The saga surrounding Canadian Pastor Artur Pawlowski took another turn last week, when he secured a legal victory, with the Court of Appeal of Alberta overturning his convictions for civil contempt.
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This means Pawlowski’s punishment for hosting public gatherings during COVID-19 restrictions was tossed aside, with the court ordering some fines be returned to him and his brother, Dawid Pawlowski.
The win was announced via Twitter by Sarah Miller, an attorney for Pawlowski, who called the triumph a “slam dunk win.”
“The Court of Appeal made a unanimous, sound decision and overturned the finding of contempt against my client,” she wrote.
It’s a slam dunk win. The Court of Appeal made a unanimous, sound decision and overturned the finding of contempt made against my client. https://t.co/dB43A10wne— Sarah Miller (she/her) (@SCM07) July 22, 2022
The July 22 judgment explains that Artur Pawlowski, Dawid Pawlowski, and Christopher Scott, owner of a local cafe, were found in contempt of an injunction issued during the COVID-19 pandemic.
“On May 6, 2021, Alberta Health Services (AHS) obtained an ex parte injunction to prevent
illegal public gatherings in contravention of public health orders aimed at protecting the health of
Albertans from the threat posed by the COVID-19 pandemic,” the document reads.
Faithwire’s Dan Andros breaks down the latest Pawlowski news:
Following legal ramifications, the document further explains, “Artur and Dawid Pawlowski appeal both the finding of contempt made against them as well as the sanctions imposed.”
The brothers were found to be in contempt two times. Since Pawlowski’s house of worship, Street Church, was named in the injunction, and the Pawlowskis were not personally mentioned, the brothers argued they couldn’t be individually found in contempt, CTV News reported.
As a result, the court reassessed the contempt finding, which said the injunction language created ambiguity and potential confusion”; it was then set aside.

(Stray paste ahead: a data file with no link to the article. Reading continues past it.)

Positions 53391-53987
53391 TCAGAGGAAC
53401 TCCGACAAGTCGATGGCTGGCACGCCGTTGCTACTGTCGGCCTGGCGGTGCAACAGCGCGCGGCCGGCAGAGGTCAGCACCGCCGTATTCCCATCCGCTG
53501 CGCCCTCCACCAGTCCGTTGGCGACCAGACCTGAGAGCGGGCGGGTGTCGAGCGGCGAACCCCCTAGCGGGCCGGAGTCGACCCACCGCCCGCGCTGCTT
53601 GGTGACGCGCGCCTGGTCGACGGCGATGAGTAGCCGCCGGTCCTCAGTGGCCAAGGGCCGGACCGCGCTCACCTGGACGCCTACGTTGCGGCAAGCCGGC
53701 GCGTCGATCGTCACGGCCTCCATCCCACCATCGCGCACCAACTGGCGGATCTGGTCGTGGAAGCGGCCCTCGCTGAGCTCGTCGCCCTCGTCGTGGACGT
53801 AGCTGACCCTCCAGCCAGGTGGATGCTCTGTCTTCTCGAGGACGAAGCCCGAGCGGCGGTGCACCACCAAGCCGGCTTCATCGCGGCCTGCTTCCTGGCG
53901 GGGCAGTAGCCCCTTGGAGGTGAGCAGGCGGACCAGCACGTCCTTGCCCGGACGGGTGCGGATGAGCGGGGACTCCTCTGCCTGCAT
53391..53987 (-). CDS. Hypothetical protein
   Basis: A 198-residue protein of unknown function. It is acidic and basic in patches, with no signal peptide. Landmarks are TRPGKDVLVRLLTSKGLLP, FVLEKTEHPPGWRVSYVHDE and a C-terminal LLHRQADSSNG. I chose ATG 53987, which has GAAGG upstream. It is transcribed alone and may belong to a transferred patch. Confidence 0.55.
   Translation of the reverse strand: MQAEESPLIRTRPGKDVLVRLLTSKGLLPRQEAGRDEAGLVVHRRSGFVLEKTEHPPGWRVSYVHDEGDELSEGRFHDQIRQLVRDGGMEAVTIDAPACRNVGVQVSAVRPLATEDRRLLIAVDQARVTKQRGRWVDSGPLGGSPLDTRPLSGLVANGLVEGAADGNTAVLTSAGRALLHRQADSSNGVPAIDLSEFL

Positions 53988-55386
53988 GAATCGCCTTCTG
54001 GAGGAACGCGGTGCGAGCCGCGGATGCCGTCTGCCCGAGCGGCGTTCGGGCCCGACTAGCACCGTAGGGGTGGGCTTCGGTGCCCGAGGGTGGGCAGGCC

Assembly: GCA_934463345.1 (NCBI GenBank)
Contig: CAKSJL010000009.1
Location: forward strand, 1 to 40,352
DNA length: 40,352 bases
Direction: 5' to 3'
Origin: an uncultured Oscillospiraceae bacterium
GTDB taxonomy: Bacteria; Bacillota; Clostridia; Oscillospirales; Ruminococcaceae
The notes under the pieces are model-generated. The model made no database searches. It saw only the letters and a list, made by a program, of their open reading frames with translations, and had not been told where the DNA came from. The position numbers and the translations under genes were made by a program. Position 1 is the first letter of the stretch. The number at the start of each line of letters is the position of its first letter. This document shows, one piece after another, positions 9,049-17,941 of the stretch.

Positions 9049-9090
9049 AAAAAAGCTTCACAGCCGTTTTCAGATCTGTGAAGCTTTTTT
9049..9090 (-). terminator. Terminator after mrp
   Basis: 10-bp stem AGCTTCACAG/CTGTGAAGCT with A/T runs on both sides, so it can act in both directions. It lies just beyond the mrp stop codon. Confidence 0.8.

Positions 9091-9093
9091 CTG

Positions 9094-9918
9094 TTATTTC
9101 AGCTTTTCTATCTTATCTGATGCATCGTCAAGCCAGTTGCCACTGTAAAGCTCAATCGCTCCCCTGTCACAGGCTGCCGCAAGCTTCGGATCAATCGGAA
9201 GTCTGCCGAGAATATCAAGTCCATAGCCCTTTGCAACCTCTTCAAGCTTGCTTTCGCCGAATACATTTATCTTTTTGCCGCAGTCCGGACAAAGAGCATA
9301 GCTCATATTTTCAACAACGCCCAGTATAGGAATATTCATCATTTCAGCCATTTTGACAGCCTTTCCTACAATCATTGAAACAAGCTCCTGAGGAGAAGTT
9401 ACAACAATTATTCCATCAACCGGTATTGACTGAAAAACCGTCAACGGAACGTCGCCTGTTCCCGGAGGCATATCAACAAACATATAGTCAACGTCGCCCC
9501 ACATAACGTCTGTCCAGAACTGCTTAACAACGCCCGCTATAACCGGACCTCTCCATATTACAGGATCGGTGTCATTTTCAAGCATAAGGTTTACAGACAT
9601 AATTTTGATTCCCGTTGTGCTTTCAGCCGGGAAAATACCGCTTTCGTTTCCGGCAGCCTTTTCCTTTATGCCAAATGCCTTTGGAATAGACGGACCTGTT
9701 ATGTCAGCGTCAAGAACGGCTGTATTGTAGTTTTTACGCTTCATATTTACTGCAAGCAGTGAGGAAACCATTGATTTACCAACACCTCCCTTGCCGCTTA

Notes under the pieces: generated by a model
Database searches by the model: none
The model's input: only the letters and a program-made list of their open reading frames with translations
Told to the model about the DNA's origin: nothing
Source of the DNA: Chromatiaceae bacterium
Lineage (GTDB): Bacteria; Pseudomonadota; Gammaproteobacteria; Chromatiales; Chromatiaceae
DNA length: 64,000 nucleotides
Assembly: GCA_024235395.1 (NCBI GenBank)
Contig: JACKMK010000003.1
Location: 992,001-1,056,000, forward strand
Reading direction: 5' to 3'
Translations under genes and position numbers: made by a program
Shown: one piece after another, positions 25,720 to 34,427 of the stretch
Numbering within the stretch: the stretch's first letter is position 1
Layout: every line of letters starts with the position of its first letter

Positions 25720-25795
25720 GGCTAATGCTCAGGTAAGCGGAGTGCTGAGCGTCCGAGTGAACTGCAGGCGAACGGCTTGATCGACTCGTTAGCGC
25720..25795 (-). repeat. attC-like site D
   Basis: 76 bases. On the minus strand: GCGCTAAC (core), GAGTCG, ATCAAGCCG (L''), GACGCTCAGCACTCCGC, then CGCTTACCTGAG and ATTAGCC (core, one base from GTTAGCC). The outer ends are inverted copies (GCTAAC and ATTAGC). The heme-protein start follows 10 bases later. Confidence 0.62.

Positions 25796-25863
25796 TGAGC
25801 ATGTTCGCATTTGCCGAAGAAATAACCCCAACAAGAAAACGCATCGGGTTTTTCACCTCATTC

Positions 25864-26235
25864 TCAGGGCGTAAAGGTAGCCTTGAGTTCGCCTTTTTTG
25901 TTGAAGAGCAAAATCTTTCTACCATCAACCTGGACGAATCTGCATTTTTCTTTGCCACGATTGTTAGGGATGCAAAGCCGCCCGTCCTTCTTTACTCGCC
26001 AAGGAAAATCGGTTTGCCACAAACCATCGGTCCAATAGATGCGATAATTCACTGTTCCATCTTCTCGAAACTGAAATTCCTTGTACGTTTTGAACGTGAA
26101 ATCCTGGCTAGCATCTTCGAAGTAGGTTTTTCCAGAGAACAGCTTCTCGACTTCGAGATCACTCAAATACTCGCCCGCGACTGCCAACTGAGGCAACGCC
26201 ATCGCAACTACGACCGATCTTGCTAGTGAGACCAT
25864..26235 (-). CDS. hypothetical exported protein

The Pawlowskis will be reimbursed $15,733.50, according to The Christian Post. This was money paid to AHS by the brothers due to the court proceedings.
Artur Pawlowski, who runs Street Church and the Cave of Adallum in Calgary, Alberta, told Rebel News he was “speechless” when he learned of the victory.
“I was speechless,” he said. “When I learned that this was a total vindication, I stopped talking.”
The Court of Appeal of Alberta ruling is the latest in a more than year-long legal battle unfolding between the Pawlowskis and Canadian authorities. As Faithwire reported in April, Pawlowski was released earlier this year from prison after reportedly spending close to two months in solitary confinement.
The controversial pastor had been arrested six weeks before his release for purportedly inciting “mischief” while addressing a crowd of “Freedom Convoy” participants, a group of truckers who opposed COVID-19 restrictions at the U.S.-Canada border, CBC News reported at the time.
Faithwire also covered a previous arrest in early January, when Pawlowski was protesting alongside his brother, Dawid, outside the home of Jason Copping, health minister of Alberta; the brothers were quickly released on bail after that incident.
Lawyer Chad Haggerty told the CBC at the time the Pawlowskis were on their way home from the protest, including around 50 people, when authorities stopped them. The charge against the brothers centered on their purported attendance at an illegal gathering in violation of a judge’s orders against them in legal disputes dating back to 2021.
Video of that arrest also attracted quite a bit of attention:
Pawlowski first made headlines in April 2021, when he appeared in a now-viral video kicking health officials and police officers out of his church when they came to enforce government mask mandates.
The pastor’s colorful descriptions of authorities as “Nazi psychos” and “evil people” captured headlines and catapulted the video into social media feeds and headlines across the globe.
Here’s the video that landed the pastor in international headlines:
The preacher was later arrested in May 2021 for holding worship services and was again taken into custody last fall, when he was apprehended and handcuffed by police on the Tarmac of the Calgary International Airport.
This latest court victory isn’t the first ray of light the Pawlowskis have had in their legal fights.
As Faithwire previously reported, the pastor scored a major legal victory last November, when it was announced that “bizarre and unconstitutional provisions” slapped Pawlowski, his brother, Dawid, and Scott, restricting both speech and travel had been thrown out for the time being.
These provisions reportedly required Pawlowski to state the Canadian government’s preferred language and talking points after any COVID-19-related critique he made in public, The Christian Post reported.
The next chapter in the Pawlowskis’ saga is unclear, but, for the moment, they are celebrating the victory.
According to Pawlowski, he is still facing criminal charges and a $100,000 ticket “for feeding the homeless,” though the status of those issues remains unclear.
“I’m still on house arrest facing criminal charges for nothing,” he told Rebel News.
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